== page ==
2014 GSA Annual Meeting in Vancouver, British Columbia (19–22 October 2014)

Paper No. 253-2
Presentation Time: 1:15 PM


THOMPSON, Thelma B. and EXLINE, Eleta, Dimond Library, University of New Hampshire, Durham, NH 03824

In 2013 the University of New Hampshire Library and its partner, the UNH Earth Systems Research Center, received a National Leadership grant from the Institute of Museum and Library Services to build PLACE (the Position-based Location Archive Coordinate Explorer), a geospatial search interface that links the Library’s Fedora-based digital collections with a UNH instance of the Open Geoportal. One unique component of the project is to use PLACE to locate geologic field trip guidebooks via a geospatial search based on bounding boxes that outline the maximum footprint of individual field trips.

Preparation for this project began in 2001 and 2003 with surveys of participants in the New England Intercollegiate Geologic Conference (NEIGC) and attendees at the Northeast GSA meeting. Those surveyed strongly supported the concept of searching guidebooks by geographic location.

In 2008, the UNH Library received a small grant from NE GSA that enabled us to begin digitization of NEIGC guidebooks. The digital guidebook collection presently comprises NEIGC trips from 1920-1989. Beginning in 2009, the Library began hiring interns; among their tasks was creation of bounding boxes for each trip. Specific methodologies evolved over the years and had to be adapted for the characteristics of each trip description, particularly for the very oldest trips. Currently for most trips we use a combination of road log, any maps within the guidebook, Google Earth, and recent and historic topographic maps in paper and digital format, augmented as needed by consultation of geologic maps and references found within the trip descriptions.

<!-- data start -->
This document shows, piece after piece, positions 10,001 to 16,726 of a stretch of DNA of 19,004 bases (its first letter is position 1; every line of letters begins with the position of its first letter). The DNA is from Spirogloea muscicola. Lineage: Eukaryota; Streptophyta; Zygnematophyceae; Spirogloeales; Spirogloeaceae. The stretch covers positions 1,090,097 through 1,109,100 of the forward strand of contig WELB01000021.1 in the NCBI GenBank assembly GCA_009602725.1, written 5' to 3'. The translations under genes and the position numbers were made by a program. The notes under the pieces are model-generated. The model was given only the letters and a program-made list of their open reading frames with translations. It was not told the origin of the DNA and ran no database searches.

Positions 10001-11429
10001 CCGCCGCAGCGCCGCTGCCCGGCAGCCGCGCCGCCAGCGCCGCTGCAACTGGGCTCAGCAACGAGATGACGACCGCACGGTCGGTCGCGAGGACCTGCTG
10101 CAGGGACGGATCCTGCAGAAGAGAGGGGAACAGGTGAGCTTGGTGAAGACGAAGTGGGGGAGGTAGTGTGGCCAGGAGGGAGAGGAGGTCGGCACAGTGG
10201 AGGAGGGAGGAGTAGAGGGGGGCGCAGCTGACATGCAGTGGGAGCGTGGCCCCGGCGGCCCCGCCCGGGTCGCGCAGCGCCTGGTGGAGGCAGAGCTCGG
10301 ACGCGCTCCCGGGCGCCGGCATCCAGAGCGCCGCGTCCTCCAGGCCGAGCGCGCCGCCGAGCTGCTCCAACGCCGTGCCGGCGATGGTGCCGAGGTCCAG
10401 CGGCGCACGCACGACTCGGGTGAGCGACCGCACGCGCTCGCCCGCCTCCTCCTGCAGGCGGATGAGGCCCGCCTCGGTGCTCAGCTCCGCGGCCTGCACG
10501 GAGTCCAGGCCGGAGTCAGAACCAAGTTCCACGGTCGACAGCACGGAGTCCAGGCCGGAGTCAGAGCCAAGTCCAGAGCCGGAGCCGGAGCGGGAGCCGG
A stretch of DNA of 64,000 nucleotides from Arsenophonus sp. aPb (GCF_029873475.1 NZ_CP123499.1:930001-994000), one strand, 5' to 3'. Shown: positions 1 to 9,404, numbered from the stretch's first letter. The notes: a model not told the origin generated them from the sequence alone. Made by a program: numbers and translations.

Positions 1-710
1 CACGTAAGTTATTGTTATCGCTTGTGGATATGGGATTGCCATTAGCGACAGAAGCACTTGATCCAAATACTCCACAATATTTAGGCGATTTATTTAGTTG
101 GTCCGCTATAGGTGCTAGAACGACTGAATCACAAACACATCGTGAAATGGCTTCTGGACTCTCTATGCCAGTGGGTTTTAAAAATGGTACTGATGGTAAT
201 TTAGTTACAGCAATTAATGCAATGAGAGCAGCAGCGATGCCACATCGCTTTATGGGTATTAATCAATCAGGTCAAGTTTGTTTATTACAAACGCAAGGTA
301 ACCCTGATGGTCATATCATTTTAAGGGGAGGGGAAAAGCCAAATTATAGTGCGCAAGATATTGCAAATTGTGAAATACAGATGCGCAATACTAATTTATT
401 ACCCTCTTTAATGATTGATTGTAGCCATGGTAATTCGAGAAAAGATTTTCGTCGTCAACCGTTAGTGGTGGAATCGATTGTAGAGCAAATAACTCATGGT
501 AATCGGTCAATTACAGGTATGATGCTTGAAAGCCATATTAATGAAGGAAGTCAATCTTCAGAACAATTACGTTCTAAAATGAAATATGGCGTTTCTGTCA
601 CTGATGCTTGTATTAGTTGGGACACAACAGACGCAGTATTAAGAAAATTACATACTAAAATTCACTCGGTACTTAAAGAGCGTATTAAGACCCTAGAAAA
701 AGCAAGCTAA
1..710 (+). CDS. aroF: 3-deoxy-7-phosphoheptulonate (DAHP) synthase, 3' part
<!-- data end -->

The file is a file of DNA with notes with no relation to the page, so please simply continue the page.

Because of the difficulty of accurately locating many individual stops we have chosen creation of bounding boxes as a more workable geographic search feature. If the author gives exact latitude/longitude or UTM coordinates, they may be included in the descriptive metadata. Since the guidebooks are scanned as entire books, they need to be structured as complex digital objects to deliver individual trips. The bounding boxes are nearly complete; current work on the metadata and interface is being supported by the IMLS grant. One of the grant requirements is creation of a toolkit that will enable other libraries to create geospatial search access to their collections.